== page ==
The phrase imperial cult is often used in discussion of honors paid to emperors. Unfortunately, the term is usually interpreted as a set religious system with uniform beliefs and practices. On the contrary, there was great diversity in where, when, and how honors were offered to the emperor. One variation focused on whether a living emperor could receive honors as if he were a god. The usual assumption is that living emperors were readily given divine honors in the undisciplined eastern provinces, but not in Rome and the west, where cooler heads prevailed. This view needs to be questioned.

In the eastern provinces, divine honors do seem to have been offered to emperors. These offerings were not an irrational reaction by superstitious residents of the east, but rather part of a larger social matrix that connected people with the powers (human and divine) that controlled their world. Simon Price has pushed scholars to a more sophisticated understanding of how honors offered to the emperor should be seen as societal phenomena: “Using their traditional symbolic system they [the Greeks] represented the emperor to themselves in the familiar terms of divine power. The imperial cult, like the cults of the traditional gods, created a relationship of power between subject and ruler” (Rituals and Power: The Imperial Cult in Asia Minor, Cambridge University Press, 1984, p. 248). Although he refuses to look at these honors in strictly political terms, Price emphasizes that honors offered to the emperor also enhanced the civic power of those who controlled them, the local elite.

It is also necessary to modify the view that divine honors offered for the emperor in the east stood in sharp contrast to those in Rome and the west. During his lifetime Domitian demanded honors as a god in the city of Rome. Suetonius reports that the emperor insisted on being addressed as dominus et deus (“lord and god”), and he describes how priests wore crowns with Domitian's image alongside those of Jupiter, Juno, and Minerva (Domitian 13.2, 4.4). Pliny the Younger laments that traditional religious ritual had been selfishly usurped by Domitian: “Enormous herds of victims [intended for sacrifice at the temple of Jupiter Optimus Maximus] were intercepted on their way to the Capitolinum and large parts of them were forced to be diverted from their path, because to honor the statue of that atrocious master, as much blood of victims had to flow as the amount of human blood he had shed” (Panegyricus 52.7).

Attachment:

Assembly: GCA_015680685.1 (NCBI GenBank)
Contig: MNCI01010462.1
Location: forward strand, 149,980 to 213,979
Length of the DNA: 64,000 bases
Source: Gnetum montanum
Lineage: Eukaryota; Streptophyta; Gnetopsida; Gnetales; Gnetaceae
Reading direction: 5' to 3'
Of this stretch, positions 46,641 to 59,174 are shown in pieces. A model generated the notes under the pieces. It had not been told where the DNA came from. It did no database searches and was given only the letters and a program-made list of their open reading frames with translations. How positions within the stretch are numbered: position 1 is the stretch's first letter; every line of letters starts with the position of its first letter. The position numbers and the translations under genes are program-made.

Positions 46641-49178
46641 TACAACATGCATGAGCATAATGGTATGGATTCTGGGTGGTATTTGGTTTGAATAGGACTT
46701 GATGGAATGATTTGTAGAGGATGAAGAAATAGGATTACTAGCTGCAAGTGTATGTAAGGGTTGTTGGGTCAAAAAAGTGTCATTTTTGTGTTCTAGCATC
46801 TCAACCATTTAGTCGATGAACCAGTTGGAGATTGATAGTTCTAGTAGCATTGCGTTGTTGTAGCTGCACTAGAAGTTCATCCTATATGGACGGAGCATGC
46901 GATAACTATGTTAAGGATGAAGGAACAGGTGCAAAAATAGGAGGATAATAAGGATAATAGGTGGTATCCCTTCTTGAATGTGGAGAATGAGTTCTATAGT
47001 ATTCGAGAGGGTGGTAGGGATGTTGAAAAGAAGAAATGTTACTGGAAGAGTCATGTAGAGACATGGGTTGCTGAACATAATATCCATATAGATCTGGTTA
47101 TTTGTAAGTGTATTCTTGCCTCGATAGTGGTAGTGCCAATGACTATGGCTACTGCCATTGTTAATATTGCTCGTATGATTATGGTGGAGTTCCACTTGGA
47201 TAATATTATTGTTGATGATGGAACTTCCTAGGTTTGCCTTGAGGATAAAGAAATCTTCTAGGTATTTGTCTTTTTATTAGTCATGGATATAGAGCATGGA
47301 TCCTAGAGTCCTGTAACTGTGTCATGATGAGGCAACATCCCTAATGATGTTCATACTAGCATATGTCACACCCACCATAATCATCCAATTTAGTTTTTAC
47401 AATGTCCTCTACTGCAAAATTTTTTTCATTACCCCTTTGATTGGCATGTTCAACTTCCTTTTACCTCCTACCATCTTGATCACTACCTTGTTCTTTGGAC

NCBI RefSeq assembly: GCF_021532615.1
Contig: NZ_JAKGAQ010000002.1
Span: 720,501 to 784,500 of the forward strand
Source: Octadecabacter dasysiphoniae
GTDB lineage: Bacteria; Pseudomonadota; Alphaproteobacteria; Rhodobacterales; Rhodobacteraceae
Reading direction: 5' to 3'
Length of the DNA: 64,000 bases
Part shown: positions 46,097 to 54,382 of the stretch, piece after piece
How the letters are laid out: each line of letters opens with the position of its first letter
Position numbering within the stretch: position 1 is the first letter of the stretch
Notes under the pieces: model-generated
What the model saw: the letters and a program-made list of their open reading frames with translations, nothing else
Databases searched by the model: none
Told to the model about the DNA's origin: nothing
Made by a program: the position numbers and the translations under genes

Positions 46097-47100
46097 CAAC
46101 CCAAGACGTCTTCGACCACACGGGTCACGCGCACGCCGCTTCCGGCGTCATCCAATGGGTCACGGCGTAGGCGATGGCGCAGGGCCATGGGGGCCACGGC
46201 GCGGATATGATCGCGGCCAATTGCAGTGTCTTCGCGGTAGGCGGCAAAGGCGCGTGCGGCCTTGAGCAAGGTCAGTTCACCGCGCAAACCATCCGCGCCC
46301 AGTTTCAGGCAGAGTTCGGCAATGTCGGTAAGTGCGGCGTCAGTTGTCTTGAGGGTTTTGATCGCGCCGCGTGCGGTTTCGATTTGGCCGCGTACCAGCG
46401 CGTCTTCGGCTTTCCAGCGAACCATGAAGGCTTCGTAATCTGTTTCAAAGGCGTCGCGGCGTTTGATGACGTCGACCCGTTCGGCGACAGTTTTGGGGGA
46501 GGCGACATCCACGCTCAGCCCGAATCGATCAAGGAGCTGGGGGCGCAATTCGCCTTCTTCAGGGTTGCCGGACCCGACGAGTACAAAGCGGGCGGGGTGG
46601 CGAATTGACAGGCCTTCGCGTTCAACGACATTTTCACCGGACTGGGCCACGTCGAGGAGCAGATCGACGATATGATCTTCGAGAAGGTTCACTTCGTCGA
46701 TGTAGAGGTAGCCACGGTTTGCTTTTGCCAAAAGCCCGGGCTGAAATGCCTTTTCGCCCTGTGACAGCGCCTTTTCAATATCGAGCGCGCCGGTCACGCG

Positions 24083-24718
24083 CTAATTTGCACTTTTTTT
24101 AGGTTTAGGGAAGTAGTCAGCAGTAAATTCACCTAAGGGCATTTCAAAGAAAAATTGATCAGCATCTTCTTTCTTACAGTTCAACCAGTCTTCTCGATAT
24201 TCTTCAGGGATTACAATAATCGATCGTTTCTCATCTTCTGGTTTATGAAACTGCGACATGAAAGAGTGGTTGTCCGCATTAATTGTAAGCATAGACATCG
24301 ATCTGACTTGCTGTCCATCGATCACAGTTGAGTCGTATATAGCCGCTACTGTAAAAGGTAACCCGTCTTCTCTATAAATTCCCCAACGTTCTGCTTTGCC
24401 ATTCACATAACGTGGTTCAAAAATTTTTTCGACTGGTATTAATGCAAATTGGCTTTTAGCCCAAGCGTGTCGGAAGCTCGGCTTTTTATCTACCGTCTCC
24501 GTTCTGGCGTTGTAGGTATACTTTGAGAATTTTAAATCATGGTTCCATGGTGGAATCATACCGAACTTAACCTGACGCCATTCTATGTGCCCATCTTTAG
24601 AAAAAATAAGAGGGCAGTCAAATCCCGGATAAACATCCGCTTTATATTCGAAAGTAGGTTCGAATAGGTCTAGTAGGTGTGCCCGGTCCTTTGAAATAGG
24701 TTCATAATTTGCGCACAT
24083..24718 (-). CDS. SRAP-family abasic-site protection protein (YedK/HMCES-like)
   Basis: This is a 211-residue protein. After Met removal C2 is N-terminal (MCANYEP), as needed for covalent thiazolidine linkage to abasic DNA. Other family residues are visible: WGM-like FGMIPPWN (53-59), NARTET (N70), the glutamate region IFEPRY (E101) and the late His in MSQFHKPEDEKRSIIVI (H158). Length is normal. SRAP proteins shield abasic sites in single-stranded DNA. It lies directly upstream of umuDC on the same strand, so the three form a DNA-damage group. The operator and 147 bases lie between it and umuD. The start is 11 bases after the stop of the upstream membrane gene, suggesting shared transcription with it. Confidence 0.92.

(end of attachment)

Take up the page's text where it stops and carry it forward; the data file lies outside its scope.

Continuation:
Pliny complained about these excesses in order to encourage the current emperor, Trajan, to expect more moderate honors during his lifetime. He was grateful that under Trajan the senate no longer needed to waste time deliberating on “enormous arches and inscribed titles too long to fit on temples” (Panegyricus 54). Pliny also laments the excessive “shows and riotous entertainment” that were performed in honor of Domitian: “He was a madman, ignorant of his true honor… who thought himself to be equal to the gods yet raised his gladiators to be equal to himself” (Panegyricus 33.4). However loudly they protested after the fact, Pliny and other senators who survived Domitian's reign played a role in bestowing these honors. Even if they did not participate in rites honoring Domitian as a god, they must have swallowed their disgust and looked on silently.

Like Gaius Caligula, Domitian perished at the hands of servants and friends. Upon his death in 96 CE, Domitian was mourned by the soldiers whose wages he had increased substantially (Suetonius, Domitian 23.1; see also 7.3). The majority of the population, however, was either unmoved or relieved that his reign had ended. Pliny reports that statues of the emperor were viciously destroyed in the streets, as a “sacrifice to public delight” (Panegyricus 52.4). Domitian's cruelty had been directed mainly against senators like Pliny. It was hoped that Domitian's passing would inaugurate a more civil form of government in which the senate would wield considerably greater power. As for the Jesus followers, they had weathered persecution under Domitian, but now the empire was clearly aware of their existence and would increasingly pressure them to conform to Roman standards of behavior. The spectacular events predicted in the book of Revelation had not occurred, and the church would face escalated levels of persecution and martyrdom for the next two centuries.